Mike Hagan: Aspen can be a `green giant’
There’s nothing like a trip to the Front Range, steaming below its brown canopy of pollution, to make one appreciate the beauty, clean air and healthy living we sometimes take for granted here in Aspen.
I took my family for a long-overdue visit to see my parents and sister’s family this past weekend, and as always was first struck by the advantages to city living. We bought school supplies for my daughter for less than half of what we would have paid here. We visited the zoo, toyed with seeing a Rockies game and enjoyed a highly competitive game of miniature golf just minutes from my parents’ home in Littleton (I won).
But as the three-day weekend wore on I quickly became sick of idling at never-ending traffic lights, and taking in the wonderful view of strip malls and cookie-cutter developments, a good dozen of which pop up between every visit to the Front Range.
I did see Mars one night, but I’ll be damned if I could make out more than a couple of stars because of the light pollution. The sheer magnitude of it all made me realize the extent to which we, as a species, are killing ourselves and our environment.
As I made my way home through the hills on Sunday afternoon, I thought back to a meeting of the Aspen City Council early this month, when the members discussed ways they could set the environmental bar by which all towns are judged.
Two things specifically struck me: Torre’s challenge that Aspen strive to be the environmental leader, and City Manager Steve Barwick’s comment that the best way to do that is by spreading the word about what we’ve accomplished and what we will accomplish in the years to come.
That could start a ripple effect, as neighboring resort towns realize that they, too, could make a name for themselves as environmental leaders. And as they follow Aspen’s example, envision a world where, one by one, towns across the country fall in line, making changes small and large that do a little bit to improve the health of our planet.
Before you start rolling your eyes and humming “What a Wonderful World it Could Be,” think about what past councils have accomplished. The city currently gets 57 percent of its electricity from wind power or hydroelectric sources – 57 percent! I knew we had such a program, but I had no idea that we had pursued it to such an extent.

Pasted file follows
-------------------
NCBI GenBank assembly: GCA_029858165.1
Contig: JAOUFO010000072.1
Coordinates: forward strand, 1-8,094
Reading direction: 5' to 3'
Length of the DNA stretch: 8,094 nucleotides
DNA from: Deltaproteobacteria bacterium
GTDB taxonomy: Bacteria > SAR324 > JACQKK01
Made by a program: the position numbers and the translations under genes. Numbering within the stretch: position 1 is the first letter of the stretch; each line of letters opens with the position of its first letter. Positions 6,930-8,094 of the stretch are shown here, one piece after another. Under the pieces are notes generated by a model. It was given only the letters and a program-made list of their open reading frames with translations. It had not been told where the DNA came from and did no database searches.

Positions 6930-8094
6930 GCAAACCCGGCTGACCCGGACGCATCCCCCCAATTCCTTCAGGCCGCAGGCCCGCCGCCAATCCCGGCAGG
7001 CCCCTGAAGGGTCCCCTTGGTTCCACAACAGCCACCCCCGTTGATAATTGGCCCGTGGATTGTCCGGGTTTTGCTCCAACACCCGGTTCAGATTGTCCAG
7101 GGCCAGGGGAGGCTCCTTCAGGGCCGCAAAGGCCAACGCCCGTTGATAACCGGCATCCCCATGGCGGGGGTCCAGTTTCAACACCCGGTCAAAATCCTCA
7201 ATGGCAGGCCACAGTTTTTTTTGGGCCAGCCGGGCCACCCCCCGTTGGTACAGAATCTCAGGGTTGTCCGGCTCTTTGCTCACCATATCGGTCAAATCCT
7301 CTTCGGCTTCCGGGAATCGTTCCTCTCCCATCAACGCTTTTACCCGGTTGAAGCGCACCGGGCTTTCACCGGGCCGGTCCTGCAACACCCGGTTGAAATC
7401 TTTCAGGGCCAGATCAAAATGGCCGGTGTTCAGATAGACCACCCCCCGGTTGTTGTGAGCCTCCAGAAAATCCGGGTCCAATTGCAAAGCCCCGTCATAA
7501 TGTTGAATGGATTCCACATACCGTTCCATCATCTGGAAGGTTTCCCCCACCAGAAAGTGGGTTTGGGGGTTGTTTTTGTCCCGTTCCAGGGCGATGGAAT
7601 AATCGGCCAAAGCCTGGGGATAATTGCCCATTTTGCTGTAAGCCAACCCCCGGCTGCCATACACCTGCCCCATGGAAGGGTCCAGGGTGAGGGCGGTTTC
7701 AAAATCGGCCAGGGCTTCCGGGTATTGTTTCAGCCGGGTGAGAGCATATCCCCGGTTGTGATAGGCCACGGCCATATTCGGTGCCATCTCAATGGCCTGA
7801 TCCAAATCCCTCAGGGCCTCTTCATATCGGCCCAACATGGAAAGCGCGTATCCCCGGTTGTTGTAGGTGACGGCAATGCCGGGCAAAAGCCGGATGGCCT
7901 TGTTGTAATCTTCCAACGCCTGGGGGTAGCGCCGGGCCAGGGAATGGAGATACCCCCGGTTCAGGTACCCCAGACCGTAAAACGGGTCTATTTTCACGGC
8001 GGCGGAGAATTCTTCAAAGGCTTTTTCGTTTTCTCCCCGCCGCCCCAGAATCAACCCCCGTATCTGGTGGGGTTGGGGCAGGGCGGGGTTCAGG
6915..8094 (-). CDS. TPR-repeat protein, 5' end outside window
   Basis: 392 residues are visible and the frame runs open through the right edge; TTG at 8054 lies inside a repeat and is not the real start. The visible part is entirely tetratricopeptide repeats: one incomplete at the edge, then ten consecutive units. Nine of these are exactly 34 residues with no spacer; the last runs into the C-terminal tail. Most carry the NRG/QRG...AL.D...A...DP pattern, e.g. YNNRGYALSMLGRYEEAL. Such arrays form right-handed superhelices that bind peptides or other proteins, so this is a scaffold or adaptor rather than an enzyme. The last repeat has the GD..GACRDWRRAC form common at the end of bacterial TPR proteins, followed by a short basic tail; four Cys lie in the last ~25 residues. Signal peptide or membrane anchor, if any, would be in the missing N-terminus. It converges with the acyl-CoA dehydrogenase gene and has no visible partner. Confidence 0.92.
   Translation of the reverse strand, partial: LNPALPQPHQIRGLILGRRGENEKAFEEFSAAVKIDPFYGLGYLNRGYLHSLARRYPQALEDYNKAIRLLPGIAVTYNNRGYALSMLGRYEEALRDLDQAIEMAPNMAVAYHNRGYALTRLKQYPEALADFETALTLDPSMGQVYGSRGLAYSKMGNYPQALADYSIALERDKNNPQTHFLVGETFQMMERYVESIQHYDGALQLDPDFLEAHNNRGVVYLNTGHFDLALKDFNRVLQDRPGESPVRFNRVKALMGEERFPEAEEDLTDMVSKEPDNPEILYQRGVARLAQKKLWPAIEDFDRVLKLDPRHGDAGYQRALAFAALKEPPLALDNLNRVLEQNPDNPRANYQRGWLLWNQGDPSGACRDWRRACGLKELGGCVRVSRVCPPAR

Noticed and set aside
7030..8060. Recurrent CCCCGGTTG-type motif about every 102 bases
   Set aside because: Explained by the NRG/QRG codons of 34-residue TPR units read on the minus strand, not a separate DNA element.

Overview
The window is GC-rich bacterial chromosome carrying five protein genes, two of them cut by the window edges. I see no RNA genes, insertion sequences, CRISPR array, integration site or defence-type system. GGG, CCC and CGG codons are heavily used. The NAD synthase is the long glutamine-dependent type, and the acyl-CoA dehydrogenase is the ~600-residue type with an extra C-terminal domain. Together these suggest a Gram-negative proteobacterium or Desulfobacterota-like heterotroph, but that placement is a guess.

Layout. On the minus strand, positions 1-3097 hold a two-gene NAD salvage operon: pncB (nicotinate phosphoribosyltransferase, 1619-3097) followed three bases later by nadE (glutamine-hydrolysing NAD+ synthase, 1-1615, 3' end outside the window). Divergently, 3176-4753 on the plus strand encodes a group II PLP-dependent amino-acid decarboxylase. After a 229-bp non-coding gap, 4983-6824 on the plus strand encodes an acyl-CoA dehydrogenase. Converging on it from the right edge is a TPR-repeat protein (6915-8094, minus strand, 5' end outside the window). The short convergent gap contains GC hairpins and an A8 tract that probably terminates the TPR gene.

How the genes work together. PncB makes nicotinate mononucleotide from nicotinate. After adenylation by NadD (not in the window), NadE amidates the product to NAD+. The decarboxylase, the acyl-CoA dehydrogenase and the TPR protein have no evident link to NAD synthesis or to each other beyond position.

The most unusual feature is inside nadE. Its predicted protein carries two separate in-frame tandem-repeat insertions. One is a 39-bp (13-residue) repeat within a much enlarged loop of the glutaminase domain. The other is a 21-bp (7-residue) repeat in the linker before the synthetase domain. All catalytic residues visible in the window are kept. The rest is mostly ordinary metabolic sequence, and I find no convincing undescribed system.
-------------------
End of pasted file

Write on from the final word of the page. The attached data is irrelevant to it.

We look at the huge second homes in town and can’t help but think of the waste of resources. But through the Renewable Energy Mitigation Program, which charges folks who heat their large pools and sidewalks and invests that money into renewable energy programs, city officials estimate it will keep 42 million pounds of greenhouse gases out of the atmosphere over the next 10 years.
I didn’t know that. Did you? Does every other town in this country know? Does everyone know that the city uses 1 million pieces of recycled paper per year, that low-flow toilets have been installed at City Hall, that employees use hybrid vehicles to travel to out-of-town meetings?
Well, they should know. And they should know that the current council is talking about a possible rate hike to buy more wind power, that it’s talking about slowly turning the diesel bus fleet into hybrids, that it’s thinking about replacing City Hall’s heating system with a renewable energy source and – the biggest one of all – turning our current, awful recycling system into something that really works.
Good councils make a name for themselves not by simply paying lip service to “sexy” ideas. They pursue those ideas to the end. It is my sincere hope that this council has the guts and foresight to take on Torre’s challenge, and that they – and the rest of us – let others know about our accomplishments, that protecting Aspen’s most precious resource is something we all take very seriously.
[Mike Hagan is editor in chief of The Aspen Times. He can be reached at firstname.lastname@example.org. Editorially Speaking appears every Tuesday]
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The past sneaks up on us in the strangest of ways, and I don’t mean bounty hunters flashing those “Wanted: Dead or Alive” posters in our faces.